This post is the second in my multi-part mini-treatise regarding the current Broadway production of West Side Story at The Palace Theatre in New York City. What I had hoped would be a quick overview of my reactions to the production soon morphed into something more substantial -- or, if not substantial, then too BIG for a single post. So, I've elected to spread my "5 Stinky Thoughts on West Side Story (2009)" across this week...
Thought #2: How do you solve a problem like Maria?
The casting of the role of Maria (and, although to a lesser extent, Tony) has historically proven the musical's greatest challenge, both in terms of theatrical effectiveness and cultural authenticity. Maria must be young, pretty and able to sing really really high -- while also spanning an emotional arc that spans from delightful innocence to erotic abandon to devastating grief. The way I see it, the musical (especially in its stage variant) begins with The Jets as its collective protagonist but ends Maria as its primary tragic figure. Act I is about The Jets; Act 2 is about Maria -- dovetailing tragedies of love and belonging. In this production, Josephine Scaglione -- an Argentinan stage pro -- is utterly competent in the role, charismatic and endearing. Yet, in ways I found surprising, Scaglione's performance replicates one of the greatest flaws in Natalie Wood's generally underrated screen performance: Scaglione's Maria never seems to belong among the Shark girls. Yes, I know she's "fresh off the boat" and all that, but part of Maria's significance as a heroine is that everyone adores her...Anita, Bernardo, Chino and -- most fatefully -- Tony. In this production, Scaglione brings what I've long thought to be an "opera problem" to the role: she's animatedly "in" every scene with the Shark girls but she's never quite "of" the moment. I must confess, too, that I find it very strange that this "revisal" -- the animating "alibi" of which is the impulse toward a greater measure cultural "authenticity" regarding The Sharks -- also repeated what has been a critical problem in every major production: finding the "whitest" Maria possible. Put another way -- while her Act1 dress is supposed to be white, NOTHING in the script says Maria herself needs to be fair-skinned.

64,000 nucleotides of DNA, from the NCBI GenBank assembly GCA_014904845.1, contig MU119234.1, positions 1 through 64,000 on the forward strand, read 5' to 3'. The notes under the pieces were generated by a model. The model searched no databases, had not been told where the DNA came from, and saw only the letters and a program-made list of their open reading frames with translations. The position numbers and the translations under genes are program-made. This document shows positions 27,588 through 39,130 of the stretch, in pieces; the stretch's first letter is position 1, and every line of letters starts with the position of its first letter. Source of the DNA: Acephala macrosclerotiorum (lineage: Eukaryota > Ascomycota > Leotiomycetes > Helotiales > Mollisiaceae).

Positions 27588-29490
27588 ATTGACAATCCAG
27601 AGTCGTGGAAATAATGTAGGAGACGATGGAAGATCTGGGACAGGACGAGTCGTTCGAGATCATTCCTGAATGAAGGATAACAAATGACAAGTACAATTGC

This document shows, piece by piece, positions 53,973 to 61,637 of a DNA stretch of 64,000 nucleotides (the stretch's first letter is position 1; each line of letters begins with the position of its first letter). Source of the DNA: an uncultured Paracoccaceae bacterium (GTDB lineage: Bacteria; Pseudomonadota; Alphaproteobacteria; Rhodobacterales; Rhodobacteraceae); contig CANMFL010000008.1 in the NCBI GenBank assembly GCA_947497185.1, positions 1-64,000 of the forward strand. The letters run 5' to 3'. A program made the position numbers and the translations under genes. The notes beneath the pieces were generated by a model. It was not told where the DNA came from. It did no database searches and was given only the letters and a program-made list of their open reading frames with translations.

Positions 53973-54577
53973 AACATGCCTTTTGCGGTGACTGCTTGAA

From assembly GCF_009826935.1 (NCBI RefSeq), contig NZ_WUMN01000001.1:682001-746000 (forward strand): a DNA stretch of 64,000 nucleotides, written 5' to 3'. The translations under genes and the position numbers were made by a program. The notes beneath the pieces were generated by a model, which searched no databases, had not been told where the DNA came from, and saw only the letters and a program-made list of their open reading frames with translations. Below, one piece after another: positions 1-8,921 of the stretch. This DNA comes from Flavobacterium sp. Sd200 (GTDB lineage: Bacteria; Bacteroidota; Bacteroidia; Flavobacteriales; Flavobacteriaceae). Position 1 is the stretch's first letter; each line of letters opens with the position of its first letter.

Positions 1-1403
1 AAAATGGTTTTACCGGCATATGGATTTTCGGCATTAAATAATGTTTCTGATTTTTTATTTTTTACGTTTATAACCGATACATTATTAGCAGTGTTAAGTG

Yet in the role's four major interpretations, the role of Maria has been historically portrayed by lightskinned beauties (Carol Lawrence '57, Natalie Wood '61, Jossie De Guzman '80, and Josefina Scaglione '09). Indeed, Jossie De Guzman -- the only Puerto Rican performer to essay the role in a Broadway or Hollywood production -- was critiqued by some activists for being "too European" in appearance for the role. This production's Maria, Josefina Scaglione, is -- like Carol Lawrence (the 1957 Maria) -- of Italian heritage, and already I'm seeing the stirrings of U.S. Latino resentment against the casting of an actress from Argentina in the role (for a panoply of reasons too complex to cover here). Scaglione also is the only major Maria to have blue eyes, causing me to wonder if the oft-pilloried Natalie Wood might actually be the "darkest" of the major Marias.
The problem I see here is no fault in Scaglione's performance, but a residual inclination to cast Maria in a way that exempts her -- or makes her "different" from -- the rest of The Sharks, a predisposition inaugurated in the 1957 production and replicated in most major productions since. What's seems most unfortunate here is that the 2009 "revisal" of West Side Story seems to have been an ideal opportunity to "experiment" a little with the conventional casting protocols for the principal character of Maria, a chance to "officially" reinvent not only what these characters sound like but also what they might look like. Scaglione's fine in the role but it's difficult for me not to see her casting as confirmation of the production's simple-minded vision of latinidad. (And don't even get me started on that rose tapestry hanging as backdrop during "Siento Hermosa/I Feel Pretty.")